CONSTRU CTION MINISTER Yoav Galant (second from left) and Joint List leader Ayman Odeh (second from right) discuss Arab-housing development plans with leaders of the community in the North yesterday..
(photo credit: JOINT LIST)
Construction Minister Yoav Galant said Tuesday the ministry had formed a special section to deal with the problem of insufficient housing in the Arab and minority communities of the country’s North.
“In the coming years, thousands of housing units will be built in the Arab sector. A special section [in the Construction Ministry] has been established to implement projects in minority communities,” Galant said while touring the Galilee with Joint List Chairman Ayman Odeh.
The section will work to implement a previously announced plan with an estimated budget of NIS 10 billion-15b. to increase funding for housing, education, employment of Arab women, infrastructure, welfare services and public transport. In the first stage, more than NIS 1b. would be devoted to projects focused on building and marketing housing units and removing obstacles, he said.
“Prosperity of the Arab sector is in the interest of Israeli society as a whole,” Galant said Tuesday.
The program is part of the government-approved proposal by Prime Minister Benjamin Netanyahu, Finance Minister Moshe Kahlon and Social Equality Minister Gila Gamliel to promote a comprehensive program of economic and structural development in the Arab sector.
The special section in the Construction Ministry is devoted to finding solutions for minority populations and will coordinate implementation of development plans for the Arab sector with local authorities.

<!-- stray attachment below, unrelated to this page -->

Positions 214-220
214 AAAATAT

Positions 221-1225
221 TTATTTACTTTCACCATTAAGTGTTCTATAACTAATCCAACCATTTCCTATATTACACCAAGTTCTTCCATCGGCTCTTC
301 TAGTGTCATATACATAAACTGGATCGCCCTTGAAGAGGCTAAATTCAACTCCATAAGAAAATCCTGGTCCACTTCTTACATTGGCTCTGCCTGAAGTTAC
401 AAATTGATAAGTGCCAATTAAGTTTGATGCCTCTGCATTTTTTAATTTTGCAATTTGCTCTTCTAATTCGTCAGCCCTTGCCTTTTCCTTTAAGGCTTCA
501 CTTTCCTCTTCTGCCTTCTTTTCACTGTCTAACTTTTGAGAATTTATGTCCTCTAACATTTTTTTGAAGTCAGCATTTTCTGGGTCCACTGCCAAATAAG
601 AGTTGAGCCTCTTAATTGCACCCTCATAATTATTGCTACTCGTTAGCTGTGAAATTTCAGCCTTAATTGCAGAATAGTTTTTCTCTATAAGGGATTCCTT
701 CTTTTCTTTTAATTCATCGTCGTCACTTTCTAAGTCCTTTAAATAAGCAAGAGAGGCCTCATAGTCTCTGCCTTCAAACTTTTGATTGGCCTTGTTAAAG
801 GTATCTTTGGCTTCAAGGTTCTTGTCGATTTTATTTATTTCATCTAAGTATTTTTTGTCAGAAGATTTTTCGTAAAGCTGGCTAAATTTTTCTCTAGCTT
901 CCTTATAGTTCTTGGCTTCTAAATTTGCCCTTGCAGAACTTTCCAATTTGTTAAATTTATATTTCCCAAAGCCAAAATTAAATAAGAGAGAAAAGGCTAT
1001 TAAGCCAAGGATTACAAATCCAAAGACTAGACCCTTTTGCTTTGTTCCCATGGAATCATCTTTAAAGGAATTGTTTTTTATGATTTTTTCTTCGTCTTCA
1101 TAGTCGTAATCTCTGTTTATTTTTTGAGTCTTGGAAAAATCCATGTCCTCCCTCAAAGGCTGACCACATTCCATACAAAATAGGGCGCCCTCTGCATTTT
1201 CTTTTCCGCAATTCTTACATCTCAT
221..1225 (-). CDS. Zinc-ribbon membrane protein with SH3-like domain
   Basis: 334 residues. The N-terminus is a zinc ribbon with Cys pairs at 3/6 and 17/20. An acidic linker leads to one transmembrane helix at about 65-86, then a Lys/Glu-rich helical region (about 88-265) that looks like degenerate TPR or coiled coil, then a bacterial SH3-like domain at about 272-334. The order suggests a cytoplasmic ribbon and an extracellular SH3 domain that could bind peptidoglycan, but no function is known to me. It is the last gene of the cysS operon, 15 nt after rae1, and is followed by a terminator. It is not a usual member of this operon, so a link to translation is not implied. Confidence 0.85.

Galant and Odeh had a firsthand look at the situation on Tuesday as they visited Turan, Kafr Kana, Mash’had and Eilabun.
Imad Dahle, the head of the municipality of Turan, told The Jerusalem Post
his meeting with Galant went well and that the construction of 1,000 housing units is scheduled to be completed in a month.
He also discussed with Galant the development of an additional 10,000 hectares (24,710 acres) of open land into residential and industrial areas, requesting the minister build infrastructure and provide marketing support to build on the land.
“If the quality of life, employment, and education is not improved, then there won’t be progress,” Dahle said.
Dahle, who has led Turan for two years, plans on doubling the village’s size by adding another 2,500 private homes.
Currently, Turan, a majority Muslim village with a 15 percent Christian population, has 14,000 residents and 3,000 housing units.
Odeh said he and Galant discussed with mayors ways to implement building according to the recently approved government plan.
“There is a real problem of unauthorized construction, a problem that stems mainly from government barriers on construction and development in Arab towns,” he said.